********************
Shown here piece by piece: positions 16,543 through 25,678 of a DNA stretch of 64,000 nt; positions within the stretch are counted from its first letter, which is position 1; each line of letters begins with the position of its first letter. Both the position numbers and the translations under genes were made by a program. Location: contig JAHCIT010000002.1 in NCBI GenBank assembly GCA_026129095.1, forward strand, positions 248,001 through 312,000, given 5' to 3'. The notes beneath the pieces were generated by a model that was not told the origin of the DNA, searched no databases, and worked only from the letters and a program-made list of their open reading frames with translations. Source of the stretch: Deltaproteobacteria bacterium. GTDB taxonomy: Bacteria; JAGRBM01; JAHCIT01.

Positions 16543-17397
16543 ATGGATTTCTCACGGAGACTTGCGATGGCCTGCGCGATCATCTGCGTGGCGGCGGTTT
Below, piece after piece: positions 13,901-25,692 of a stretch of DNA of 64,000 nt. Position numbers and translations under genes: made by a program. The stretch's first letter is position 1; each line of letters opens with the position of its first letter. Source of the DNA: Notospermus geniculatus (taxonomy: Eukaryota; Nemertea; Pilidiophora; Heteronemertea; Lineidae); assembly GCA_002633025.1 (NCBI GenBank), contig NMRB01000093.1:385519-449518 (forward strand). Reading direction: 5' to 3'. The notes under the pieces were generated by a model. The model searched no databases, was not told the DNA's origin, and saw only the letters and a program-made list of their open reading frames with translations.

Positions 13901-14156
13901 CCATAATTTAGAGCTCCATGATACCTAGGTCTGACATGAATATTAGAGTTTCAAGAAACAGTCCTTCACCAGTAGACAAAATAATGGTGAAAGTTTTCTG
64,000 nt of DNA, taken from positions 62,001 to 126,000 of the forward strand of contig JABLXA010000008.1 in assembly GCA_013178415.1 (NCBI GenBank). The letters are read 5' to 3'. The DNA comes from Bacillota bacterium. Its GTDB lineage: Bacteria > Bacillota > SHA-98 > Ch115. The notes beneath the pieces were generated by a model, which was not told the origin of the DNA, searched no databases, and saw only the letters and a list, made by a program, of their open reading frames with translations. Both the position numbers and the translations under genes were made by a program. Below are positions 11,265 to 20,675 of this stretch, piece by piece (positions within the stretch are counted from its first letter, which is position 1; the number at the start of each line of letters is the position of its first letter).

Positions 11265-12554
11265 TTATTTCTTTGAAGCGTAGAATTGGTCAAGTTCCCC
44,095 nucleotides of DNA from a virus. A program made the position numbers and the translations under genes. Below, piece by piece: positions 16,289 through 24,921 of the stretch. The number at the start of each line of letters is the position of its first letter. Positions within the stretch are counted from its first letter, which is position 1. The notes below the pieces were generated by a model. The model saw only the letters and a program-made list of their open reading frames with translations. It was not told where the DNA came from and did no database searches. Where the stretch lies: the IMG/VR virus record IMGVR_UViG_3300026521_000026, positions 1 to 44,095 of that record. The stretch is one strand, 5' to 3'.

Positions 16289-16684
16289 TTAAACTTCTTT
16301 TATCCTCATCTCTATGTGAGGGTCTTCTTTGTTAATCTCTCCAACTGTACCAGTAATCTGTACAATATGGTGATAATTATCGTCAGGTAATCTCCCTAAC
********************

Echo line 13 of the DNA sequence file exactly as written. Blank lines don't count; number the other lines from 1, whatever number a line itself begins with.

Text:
16301 TATCCTCATCTCTATGTGAGGGTCTTCTTTGTTAATCTCTCCAACTGTACCAGTAATCTGTACAATATGGTGATAATTATCGTCAGGTAATCTCCCTAAC